Secured Loans Versus Unsecured Loans

Written By Jeff Hindenach
Last updated February 2, 2021

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October 1, 2015

Simple. Thrifty. Living.

Credit card offers are unending; gas, bank and reward cards entice you. Perhaps you have student loans or hold balances on credit cards. Maybe you have debt and want a loan to pay it down but don’t know what the terms mean. Below are some simple definitions for common lending terms.

Student loans and credit cards fall under unsecured debt. Other types of unsecured debt include:

  • Attorney fees
  • Club memberships
  • Medical bills
  • Personal lines of credit
  • Rent

These obligations don’t require you to risk anything because you don’t need to give the other party collateral when you borrow from them. This means that risk for the loan amount is on the lender, so you pay more for the privilege of using the lender’s money. After all, if you try to walk away from your debts, what can the lender take from you? There is no collateral on the line. Most of the best online loans are unsecured loans. Check out a site like Opploans, which makes it easier to get approved.

Secured loans come with lower interest rates than unsecured loans. You agree to give up something valuable to you (such as your vehicle or your house) if you stop paying your debt, so you take a greater risk. Other secured loans include:

  • Furniture you buy on an installment plan
  • Loans with a pawn shop or a bank using household goods as collateral
  • Second mortgages or home equity lines of credit (HELOCs)

Swapping unsecured loans for secured debt does little to help you when it comes to reducing debt. Getting a second mortgage to pay off your credit cards is risky because if an emergency were to arise, you could lose your home if you used it as collateral.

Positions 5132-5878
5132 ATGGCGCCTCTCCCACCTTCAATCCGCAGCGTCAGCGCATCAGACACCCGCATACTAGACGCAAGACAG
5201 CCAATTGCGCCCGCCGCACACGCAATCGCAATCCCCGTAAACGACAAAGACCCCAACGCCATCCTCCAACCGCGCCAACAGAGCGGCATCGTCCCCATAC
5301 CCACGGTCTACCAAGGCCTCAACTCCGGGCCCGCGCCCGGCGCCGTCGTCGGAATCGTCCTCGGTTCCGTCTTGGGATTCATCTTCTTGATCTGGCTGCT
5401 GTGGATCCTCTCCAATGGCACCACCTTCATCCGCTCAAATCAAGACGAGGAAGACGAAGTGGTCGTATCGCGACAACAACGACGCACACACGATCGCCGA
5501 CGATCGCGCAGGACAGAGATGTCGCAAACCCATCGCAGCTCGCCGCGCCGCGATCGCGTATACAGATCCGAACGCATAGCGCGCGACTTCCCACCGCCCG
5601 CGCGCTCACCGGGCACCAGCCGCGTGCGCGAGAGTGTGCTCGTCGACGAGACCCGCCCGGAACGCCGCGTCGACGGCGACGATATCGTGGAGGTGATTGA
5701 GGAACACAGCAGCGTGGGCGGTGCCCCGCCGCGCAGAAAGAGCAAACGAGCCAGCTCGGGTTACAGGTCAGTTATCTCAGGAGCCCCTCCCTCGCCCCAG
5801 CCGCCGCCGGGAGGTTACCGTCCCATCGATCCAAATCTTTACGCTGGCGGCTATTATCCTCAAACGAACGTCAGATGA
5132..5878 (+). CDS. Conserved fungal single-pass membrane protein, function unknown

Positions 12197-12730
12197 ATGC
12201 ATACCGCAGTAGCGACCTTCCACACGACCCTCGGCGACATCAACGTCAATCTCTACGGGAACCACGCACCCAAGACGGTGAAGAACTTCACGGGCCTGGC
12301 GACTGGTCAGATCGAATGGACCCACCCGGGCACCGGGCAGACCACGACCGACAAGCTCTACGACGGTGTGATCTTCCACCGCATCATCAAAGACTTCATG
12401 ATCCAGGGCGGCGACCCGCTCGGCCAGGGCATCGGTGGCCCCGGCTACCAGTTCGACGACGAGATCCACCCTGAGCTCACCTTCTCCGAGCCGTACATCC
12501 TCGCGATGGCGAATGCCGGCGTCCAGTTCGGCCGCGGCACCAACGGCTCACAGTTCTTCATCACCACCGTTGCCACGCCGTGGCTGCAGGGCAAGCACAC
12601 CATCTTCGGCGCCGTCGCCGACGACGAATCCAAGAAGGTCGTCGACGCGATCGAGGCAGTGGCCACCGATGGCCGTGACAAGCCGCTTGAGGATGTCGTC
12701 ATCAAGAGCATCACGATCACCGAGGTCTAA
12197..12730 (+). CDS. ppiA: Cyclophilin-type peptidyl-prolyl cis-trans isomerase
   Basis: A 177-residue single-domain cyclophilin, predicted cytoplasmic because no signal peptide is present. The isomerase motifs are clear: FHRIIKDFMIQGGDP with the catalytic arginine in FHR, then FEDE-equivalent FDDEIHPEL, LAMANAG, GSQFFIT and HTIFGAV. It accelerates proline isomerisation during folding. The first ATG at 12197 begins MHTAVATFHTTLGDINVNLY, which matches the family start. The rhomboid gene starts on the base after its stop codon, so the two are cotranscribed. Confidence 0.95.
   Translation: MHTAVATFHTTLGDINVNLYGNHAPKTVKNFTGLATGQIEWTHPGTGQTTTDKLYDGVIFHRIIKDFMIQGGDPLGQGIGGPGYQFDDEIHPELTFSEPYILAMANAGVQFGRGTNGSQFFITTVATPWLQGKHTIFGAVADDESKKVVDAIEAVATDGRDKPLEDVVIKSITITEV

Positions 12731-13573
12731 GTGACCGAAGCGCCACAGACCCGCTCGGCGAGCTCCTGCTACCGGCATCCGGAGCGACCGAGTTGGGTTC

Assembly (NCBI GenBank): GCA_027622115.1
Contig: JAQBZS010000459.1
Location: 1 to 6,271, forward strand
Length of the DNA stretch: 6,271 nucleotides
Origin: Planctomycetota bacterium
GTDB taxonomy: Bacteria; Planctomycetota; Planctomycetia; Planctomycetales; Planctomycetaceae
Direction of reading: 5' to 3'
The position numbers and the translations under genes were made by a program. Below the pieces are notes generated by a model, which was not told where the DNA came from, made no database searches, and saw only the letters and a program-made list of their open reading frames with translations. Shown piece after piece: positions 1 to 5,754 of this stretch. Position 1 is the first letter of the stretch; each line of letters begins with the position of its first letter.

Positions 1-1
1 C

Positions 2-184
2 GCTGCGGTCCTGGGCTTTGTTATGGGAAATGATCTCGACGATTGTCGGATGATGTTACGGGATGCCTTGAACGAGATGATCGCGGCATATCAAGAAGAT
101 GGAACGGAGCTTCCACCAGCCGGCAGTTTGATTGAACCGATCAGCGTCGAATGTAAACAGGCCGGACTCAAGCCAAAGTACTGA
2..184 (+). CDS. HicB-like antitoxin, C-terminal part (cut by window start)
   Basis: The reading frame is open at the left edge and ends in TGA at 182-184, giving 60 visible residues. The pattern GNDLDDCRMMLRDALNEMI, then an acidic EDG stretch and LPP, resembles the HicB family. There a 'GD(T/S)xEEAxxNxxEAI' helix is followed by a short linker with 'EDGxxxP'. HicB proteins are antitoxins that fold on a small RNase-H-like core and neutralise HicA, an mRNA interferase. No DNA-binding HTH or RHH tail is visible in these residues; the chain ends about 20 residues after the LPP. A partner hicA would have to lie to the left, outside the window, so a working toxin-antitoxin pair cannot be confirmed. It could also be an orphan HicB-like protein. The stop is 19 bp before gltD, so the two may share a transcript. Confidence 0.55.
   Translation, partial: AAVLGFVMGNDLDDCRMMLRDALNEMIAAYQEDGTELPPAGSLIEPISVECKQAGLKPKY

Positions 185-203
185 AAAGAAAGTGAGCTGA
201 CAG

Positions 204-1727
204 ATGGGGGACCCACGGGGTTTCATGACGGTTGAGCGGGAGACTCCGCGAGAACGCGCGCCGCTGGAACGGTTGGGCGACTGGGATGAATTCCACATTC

However, you may see lower interest rates if you swap an unsecured loan for secured debt. recently pegged credit card rates at around 15 percent and second mortgage rates at around 4 percent. Both of these interest rates are lower than credit card interest rates. You can also get a tax break from mortgage interest deductibility, but the lower rate and the tax break are “bought” by putting your house or vehicle on the line.

If your credit history gives you access to balance transfer deals, transfer unsecured debts to a single new card. Some balance transfer cards give you low rates (down to 0 percent) for up to 15 months. Fees are generally attached for transferring your balance, so plan carefully. Pay more than each month’s minimum and close the account immediately after you pay it off.

About the Author

Jeff Hindenach

Jeff Hindenach is the co-founder of Simple. Thrifty. Living. He graduated from Bowling Green State University with a Bachelor's Degree in Journalism. He has a long history of financial journalism, with a background writing for newspapers such as the San Jose Mercury News and San Francisco Examiner, as well as writing on personal finance for The Huffington Post, New York Times, Business Insider, CNBC, Newsday and The Street. He believes in giving readers the tools they need to get out of debt.

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